On July 8, at approximately 11:26 a.m. EDT, the space shuttle Atlantis will streak skyward from the Kennedy Space Center's launch pad 39A, for one last mission. While the STS-135 flight marks the end of the space shuttle's glory days, its final trip may open a new era of research into infectious diseases, thanks to space bound experiments conducted by Dr's. Cheryl Nickerson, and Roy Curtiss III, along with their colleagues at Arizona State University's Biodesign Institute.
Nickerson, a microbiologist and authority on infectious pathogens, has been using spaceflight or spaceflight analogues since 1998 as an exploratory platform for investigating the processes of infection. Her provocative approach to microbial research has already paid rich dividends. In earlier experimental missions, Nickerson's team demonstrated that conditions of microgravity present aboard the space shuttle have the potential to increase the disease-causing capacity or virulence of microbes like Salmonellaa major causative agent of food-borne illness.
Further, her research demonstrated that spaceflight globally altered gene expression in Salmonella and other pathogens in critical ways that were not observed during culture on Earth, and were governed by a master switch regulating this response. "Our earlier work showed the potential for spaceflight to provide novel insight into the mechanisms of microbial virulence that may lead to innovations in infectious disease control here on Earth," she said.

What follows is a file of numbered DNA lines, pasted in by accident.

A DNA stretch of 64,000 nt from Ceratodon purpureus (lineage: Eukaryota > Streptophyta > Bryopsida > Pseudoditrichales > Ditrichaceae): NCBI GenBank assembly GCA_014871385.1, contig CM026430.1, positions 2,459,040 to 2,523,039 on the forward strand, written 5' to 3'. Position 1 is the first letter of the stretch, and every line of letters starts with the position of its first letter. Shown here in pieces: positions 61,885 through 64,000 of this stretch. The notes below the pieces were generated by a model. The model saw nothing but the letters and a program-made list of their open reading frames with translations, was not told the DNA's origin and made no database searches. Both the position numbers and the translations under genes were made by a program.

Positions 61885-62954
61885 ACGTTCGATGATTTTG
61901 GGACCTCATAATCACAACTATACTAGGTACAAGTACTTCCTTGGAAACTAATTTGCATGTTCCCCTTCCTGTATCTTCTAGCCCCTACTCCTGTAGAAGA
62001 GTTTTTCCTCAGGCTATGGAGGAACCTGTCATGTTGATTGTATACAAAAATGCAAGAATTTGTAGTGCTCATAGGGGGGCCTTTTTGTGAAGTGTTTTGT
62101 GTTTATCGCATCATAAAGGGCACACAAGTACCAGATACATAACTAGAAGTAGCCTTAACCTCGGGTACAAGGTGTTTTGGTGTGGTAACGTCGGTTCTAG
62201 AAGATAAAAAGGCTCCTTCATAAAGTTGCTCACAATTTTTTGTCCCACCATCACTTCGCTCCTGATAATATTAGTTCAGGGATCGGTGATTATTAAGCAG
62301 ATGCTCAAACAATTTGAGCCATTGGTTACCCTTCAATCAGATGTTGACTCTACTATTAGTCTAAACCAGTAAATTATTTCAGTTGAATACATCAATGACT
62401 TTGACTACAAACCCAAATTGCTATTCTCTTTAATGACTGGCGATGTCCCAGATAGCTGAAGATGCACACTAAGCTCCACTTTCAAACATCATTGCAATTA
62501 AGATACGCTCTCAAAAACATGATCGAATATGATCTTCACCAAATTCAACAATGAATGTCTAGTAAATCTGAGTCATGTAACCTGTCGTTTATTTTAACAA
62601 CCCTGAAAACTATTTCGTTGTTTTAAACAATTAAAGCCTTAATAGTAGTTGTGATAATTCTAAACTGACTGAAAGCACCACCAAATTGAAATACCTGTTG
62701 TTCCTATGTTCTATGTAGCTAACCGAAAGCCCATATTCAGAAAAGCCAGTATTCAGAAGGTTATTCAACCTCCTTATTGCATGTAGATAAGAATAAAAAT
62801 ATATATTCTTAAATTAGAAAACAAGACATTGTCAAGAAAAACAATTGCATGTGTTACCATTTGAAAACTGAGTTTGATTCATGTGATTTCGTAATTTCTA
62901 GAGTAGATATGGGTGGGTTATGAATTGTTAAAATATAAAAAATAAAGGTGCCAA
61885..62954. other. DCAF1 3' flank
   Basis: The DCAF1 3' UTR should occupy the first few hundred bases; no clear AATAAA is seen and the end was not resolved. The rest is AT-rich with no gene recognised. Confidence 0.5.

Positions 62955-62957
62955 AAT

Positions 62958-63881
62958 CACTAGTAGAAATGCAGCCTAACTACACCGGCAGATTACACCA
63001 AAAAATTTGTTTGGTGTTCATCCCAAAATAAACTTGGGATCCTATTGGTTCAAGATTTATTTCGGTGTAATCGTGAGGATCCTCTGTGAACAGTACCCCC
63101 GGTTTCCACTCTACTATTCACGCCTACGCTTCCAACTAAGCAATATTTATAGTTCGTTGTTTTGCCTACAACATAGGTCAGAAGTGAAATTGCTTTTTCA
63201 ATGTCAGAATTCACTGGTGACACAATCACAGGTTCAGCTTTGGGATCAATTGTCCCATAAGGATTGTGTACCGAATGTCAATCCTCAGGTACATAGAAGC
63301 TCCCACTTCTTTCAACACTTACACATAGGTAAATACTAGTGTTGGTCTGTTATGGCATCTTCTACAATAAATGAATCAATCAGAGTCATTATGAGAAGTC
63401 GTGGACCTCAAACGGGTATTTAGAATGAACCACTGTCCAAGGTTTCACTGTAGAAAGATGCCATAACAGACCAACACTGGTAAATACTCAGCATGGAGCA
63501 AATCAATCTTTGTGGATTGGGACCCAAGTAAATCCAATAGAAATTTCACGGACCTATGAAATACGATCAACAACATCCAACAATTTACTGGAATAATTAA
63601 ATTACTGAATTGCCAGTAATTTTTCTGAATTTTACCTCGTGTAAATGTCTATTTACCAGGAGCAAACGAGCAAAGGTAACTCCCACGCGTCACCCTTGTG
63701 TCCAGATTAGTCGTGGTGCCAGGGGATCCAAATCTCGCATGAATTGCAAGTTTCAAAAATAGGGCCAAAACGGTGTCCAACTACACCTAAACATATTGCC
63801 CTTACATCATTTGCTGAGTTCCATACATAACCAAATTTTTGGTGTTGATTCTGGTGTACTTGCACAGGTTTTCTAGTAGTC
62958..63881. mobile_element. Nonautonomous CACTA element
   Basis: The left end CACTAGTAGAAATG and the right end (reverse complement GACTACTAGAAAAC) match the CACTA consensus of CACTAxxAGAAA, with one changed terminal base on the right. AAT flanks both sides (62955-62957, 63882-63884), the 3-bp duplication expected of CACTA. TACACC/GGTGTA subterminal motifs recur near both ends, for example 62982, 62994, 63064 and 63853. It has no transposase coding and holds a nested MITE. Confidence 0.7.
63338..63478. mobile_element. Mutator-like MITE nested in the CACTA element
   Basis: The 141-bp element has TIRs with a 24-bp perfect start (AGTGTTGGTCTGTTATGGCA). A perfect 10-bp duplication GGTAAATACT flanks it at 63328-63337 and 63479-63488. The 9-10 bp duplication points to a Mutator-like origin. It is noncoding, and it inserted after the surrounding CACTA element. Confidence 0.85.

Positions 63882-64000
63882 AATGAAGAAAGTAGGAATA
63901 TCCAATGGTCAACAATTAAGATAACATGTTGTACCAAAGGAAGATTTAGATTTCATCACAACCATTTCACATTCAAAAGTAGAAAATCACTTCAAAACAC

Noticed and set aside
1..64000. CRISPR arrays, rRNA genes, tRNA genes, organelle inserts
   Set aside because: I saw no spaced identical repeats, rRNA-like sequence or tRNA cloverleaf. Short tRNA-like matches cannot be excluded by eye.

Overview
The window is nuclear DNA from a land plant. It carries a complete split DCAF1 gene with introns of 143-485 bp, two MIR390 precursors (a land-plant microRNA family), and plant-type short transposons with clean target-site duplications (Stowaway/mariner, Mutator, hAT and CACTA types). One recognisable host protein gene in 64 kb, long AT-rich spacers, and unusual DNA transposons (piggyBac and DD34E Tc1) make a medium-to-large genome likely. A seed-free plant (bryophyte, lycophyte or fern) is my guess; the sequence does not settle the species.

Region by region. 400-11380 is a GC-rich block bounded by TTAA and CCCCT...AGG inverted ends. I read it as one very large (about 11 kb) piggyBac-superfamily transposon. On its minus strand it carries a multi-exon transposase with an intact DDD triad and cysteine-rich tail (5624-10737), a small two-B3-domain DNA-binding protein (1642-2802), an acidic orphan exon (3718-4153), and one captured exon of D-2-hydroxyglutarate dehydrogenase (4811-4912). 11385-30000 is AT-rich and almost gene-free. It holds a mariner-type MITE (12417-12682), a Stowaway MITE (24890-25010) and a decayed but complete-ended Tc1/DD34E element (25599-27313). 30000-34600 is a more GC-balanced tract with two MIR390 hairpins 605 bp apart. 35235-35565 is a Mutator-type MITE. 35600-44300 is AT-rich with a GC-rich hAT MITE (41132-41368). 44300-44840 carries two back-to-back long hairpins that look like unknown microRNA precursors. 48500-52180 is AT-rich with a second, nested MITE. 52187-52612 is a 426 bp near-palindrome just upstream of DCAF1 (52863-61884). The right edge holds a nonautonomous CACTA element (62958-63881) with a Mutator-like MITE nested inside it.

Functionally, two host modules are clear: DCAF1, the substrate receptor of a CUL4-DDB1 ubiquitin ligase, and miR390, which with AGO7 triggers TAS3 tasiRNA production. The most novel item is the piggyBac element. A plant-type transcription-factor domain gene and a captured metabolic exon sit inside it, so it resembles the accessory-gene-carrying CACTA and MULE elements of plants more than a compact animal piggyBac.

Curtiss, director of the Biodesign Institute's Center for Infectious Diseases and Vaccinology, has engineered an experimental vaccine strain, which will fly aboard Atlantis on its journey to the International Space Station Laboratory. By removing the disease-causing components of Salmonella and incorporating a key protective antigen from Streptococcus pneumoniae, Curtiss has produced a powerful oral vaccine against pneumonia, that ha
|Contact: Joseph Caspermeyer|
Arizona State University